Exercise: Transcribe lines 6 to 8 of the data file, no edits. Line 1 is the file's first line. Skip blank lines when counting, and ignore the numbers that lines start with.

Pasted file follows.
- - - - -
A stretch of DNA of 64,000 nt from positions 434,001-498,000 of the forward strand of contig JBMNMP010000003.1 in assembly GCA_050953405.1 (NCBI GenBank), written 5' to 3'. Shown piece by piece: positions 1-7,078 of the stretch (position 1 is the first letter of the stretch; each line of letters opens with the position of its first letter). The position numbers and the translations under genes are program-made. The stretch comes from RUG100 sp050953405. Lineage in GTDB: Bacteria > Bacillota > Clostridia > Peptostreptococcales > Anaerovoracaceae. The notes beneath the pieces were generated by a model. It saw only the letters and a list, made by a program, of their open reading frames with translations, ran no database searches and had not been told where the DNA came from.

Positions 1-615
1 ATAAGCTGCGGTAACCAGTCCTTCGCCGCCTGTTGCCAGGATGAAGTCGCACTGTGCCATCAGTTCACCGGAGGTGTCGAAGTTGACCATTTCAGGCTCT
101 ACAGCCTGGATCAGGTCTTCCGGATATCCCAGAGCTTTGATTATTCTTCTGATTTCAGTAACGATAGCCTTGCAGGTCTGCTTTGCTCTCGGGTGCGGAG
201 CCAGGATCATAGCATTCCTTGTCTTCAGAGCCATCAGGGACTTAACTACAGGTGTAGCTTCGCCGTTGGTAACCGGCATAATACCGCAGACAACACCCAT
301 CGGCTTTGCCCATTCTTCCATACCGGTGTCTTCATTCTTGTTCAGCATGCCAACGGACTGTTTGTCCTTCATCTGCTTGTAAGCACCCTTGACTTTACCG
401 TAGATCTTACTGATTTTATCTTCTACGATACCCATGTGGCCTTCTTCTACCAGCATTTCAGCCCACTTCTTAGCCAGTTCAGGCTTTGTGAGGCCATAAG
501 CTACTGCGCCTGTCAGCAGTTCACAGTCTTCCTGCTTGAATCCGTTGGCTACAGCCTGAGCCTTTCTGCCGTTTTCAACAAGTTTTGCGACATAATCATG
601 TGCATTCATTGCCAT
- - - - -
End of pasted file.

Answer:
301 CGGCTTTGCCCATTCTTCCATACCGGTGTCTTCATTCTTGTTCAGCATGCCAACGGACTGTTTGTCCTTCATCTGCTTGTAAGCACCCTTGACTTTACCG
401 TAGATCTTACTGATTTTATCTTCTACGATACCCATGTGGCCTTCTTCTACCAGCATTTCAGCCCACTTCTTAGCCAGTTCAGGCTTTGTGAGGCCATAAG
501 CTACTGCGCCTGTCAGCAGTTCACAGTCTTCCTGCTTGAATCCGTTGGCTACAGCCTGAGCCTTTCTGCCGTTTTCAACAAGTTTTGCGACATAATCATG